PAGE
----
Hoosiers are starting to see postcards in the mail from the state, reminding them about Election Day in November.
It’s how the Secretary of State’s office is conducting another purge of the voter rolls.
Federal law requires the state to regularly clean up its voter rolls – ensuring people who have moved or died, for instance, are either removed or have their information updated.
The primary way Indiana does that is by sending out postcards to registered voters. If the voter’s information is correct, they don’t have to do anything. But if the postcard comes back as undeliverable, the state tries to send another one to the forwarding address on file with the U.S. Post Office. It asks the voter to update their info or cancel their registration.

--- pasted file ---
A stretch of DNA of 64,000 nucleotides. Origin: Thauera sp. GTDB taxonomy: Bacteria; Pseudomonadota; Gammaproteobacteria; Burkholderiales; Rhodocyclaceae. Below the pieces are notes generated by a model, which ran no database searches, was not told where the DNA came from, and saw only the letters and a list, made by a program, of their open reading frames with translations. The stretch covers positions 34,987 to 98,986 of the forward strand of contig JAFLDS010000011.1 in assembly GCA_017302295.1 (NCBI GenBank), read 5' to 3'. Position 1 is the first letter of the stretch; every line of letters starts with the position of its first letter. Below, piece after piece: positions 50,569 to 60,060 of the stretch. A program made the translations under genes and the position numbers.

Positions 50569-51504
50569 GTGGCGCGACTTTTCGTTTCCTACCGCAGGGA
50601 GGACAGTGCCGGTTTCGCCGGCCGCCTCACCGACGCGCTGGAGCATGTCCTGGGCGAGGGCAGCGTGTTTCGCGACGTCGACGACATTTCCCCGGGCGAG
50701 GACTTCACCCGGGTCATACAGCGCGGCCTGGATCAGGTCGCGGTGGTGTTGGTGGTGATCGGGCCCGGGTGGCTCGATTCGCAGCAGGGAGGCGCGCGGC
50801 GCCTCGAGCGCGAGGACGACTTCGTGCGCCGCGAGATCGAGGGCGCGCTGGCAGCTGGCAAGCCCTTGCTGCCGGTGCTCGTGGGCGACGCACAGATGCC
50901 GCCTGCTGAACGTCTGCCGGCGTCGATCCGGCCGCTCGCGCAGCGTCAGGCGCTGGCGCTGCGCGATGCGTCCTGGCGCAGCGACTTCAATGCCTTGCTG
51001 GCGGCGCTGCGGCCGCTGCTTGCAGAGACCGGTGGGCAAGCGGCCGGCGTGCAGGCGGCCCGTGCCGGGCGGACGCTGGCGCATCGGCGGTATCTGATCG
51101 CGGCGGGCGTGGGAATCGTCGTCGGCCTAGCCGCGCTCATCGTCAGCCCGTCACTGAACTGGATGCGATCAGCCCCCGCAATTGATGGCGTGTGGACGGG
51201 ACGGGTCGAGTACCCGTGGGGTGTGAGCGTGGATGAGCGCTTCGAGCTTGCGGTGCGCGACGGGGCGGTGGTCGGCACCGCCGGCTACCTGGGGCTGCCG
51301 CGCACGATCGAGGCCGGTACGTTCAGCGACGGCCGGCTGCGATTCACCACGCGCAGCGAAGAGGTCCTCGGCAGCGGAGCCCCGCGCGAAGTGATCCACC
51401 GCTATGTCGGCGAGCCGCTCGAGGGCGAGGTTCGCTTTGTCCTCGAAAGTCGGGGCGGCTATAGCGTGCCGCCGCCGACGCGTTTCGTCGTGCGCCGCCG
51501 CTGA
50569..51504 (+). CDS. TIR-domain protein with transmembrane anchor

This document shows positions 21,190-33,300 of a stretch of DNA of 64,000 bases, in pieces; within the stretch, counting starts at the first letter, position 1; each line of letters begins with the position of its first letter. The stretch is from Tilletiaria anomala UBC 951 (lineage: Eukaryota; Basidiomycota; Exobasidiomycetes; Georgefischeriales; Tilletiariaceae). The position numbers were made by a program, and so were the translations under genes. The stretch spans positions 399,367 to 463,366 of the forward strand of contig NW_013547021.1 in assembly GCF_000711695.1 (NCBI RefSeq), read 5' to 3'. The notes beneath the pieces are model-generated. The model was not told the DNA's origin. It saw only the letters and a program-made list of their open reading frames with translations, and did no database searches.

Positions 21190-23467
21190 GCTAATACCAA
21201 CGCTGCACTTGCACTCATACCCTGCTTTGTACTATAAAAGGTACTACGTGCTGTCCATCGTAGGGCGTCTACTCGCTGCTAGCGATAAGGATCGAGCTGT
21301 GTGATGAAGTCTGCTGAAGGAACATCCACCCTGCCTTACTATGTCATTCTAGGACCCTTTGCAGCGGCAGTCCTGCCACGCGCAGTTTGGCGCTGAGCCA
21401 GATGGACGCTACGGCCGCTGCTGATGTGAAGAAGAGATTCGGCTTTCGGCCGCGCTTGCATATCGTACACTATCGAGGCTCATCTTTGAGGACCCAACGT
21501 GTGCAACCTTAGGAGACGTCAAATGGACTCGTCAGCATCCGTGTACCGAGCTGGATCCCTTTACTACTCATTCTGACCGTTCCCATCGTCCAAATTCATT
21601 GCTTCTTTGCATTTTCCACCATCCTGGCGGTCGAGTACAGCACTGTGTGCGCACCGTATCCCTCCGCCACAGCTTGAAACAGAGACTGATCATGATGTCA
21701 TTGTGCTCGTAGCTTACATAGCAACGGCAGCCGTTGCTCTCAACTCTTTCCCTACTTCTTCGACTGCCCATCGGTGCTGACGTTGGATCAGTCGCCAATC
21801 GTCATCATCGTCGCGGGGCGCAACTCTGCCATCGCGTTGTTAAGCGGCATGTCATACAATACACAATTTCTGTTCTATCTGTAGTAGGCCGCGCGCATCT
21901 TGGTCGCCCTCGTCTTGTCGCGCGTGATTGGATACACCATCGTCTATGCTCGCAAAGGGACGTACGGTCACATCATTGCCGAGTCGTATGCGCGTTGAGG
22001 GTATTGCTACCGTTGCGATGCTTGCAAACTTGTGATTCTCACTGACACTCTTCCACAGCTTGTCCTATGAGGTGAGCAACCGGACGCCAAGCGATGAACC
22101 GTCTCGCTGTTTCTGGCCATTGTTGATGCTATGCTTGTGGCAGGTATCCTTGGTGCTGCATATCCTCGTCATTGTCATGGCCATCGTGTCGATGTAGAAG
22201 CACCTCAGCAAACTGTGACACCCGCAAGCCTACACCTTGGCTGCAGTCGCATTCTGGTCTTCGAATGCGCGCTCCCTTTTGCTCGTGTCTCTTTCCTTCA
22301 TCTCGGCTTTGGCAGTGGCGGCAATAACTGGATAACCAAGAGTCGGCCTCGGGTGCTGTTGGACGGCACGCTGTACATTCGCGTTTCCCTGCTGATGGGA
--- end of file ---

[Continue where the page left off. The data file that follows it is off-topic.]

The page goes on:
If that second postcard comes back undeliverable – or if there is no forwarding address – the voter is put on the state’s “inactive” list. That means if they don’t vote or update their information by the end of 2022, they can be removed from the voter rolls.
The state has been sharply criticized for some of the ways it cleans its voter rolls. A federal judge halted one of those methods last year.